Articolo disponibile anche in: Italian
Let’s talk about baccalà. The biggest European producer is Spain who fishes it in the open Atlantic Ocean (in Italy they are so small that they are called “naselli”) and they are processed on the land.
Obviously their qualities are different. They are enormous fish that give us thick fillets which are less salty and meatier, as well as the flatter ones, near the tail, which are harder and stringy.
It is easy to figure out that the better ones stay in Spain and the fish that arrives here is good but not at the same level. The processing of the cod is a bit bloody.
The larger fish are caught in the open ocean. The best technique is with a fishing line that allows a responsible and selective process, although a drag net is more frequently used today. Once the fish is in the boat it is beheaded and bled like a pig. In this way it’s meat remains very white.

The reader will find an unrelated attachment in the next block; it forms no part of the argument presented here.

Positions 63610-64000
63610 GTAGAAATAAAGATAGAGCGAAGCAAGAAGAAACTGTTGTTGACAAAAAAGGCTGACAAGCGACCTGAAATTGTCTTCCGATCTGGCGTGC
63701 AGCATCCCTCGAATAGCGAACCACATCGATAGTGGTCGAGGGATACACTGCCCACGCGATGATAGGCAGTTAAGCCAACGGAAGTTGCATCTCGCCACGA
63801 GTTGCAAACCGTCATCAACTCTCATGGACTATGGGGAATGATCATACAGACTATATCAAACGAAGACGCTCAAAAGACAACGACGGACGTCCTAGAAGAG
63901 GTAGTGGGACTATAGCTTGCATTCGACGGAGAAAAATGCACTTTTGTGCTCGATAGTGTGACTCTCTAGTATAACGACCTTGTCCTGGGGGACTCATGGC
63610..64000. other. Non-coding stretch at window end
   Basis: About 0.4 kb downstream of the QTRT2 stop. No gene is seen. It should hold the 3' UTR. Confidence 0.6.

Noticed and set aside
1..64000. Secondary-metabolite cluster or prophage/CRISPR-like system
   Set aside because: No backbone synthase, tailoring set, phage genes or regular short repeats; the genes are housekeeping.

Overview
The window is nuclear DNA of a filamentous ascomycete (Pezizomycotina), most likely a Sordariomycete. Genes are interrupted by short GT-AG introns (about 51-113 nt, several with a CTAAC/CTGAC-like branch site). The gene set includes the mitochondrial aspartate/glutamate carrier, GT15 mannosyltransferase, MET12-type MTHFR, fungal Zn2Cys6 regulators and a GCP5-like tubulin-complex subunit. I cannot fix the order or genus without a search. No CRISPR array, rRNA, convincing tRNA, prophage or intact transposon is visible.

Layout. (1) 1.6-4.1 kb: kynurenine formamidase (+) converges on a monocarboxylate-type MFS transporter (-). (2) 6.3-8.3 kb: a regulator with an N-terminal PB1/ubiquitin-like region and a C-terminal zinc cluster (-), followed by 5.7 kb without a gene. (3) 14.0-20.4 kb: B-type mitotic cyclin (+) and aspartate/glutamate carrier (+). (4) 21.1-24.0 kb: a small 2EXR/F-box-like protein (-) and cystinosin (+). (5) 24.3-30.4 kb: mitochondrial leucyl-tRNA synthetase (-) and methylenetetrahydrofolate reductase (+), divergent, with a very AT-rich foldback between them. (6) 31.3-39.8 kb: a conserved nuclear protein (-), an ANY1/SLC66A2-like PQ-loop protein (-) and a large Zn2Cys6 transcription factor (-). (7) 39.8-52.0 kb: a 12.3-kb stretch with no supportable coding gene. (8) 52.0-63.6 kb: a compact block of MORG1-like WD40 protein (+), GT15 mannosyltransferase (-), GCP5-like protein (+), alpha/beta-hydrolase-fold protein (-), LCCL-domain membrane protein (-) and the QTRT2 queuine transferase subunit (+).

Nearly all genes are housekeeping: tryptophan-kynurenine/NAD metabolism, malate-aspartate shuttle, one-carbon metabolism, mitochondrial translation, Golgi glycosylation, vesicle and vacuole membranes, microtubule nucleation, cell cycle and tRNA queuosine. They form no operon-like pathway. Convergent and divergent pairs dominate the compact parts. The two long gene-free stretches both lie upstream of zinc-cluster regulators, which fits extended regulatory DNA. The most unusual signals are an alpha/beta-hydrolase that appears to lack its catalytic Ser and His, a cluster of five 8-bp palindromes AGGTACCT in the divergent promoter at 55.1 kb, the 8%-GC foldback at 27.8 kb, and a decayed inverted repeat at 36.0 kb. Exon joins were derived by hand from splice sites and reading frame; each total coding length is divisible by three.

At this moment the fish is salted in brine for the first week and then in boxes filled with salt for 4 to 5 weeks for that which is called “maturazione”. At this moment the meat changes in consistency and taste and is actually cooked.
From here on there are around two years of time left. There is also a drying method after the salting that allows the baccalà to last longer, but obviously the product will then need longer soaking and the taste will lose its value.
It is not to be confused with stoccafisso, which is produced by drying the fillets in the open air. This is a product with an intense taste which allows for a longer period of permanency in cold running water.
I eat baccalà like this: I take small chickpeas and let them soak for a night. I then boil them slowly for about an hour with a clove of garlic. When they are ready I sauté some garlic and rosemary and cook the chickpeas with their water for about half an hour.
When ready, I remove the rosemary, check on the salt and put them through a mixer. I strain the results for a smoother cream. In the meantime, I take the fillets that I have left soak for three days in slowly running water (it’s the only way!).
I cut it into sticks and dredge them in semolina and then fry them in hot oil. I garnish the fish with the remaining chickpeas and here is my “baccalà dorato con crema di cece piccino del chianti!”.
See you next time!
Matia Barciulli, chef, Technical coordinator Antinori’s restaurants… and father of Brando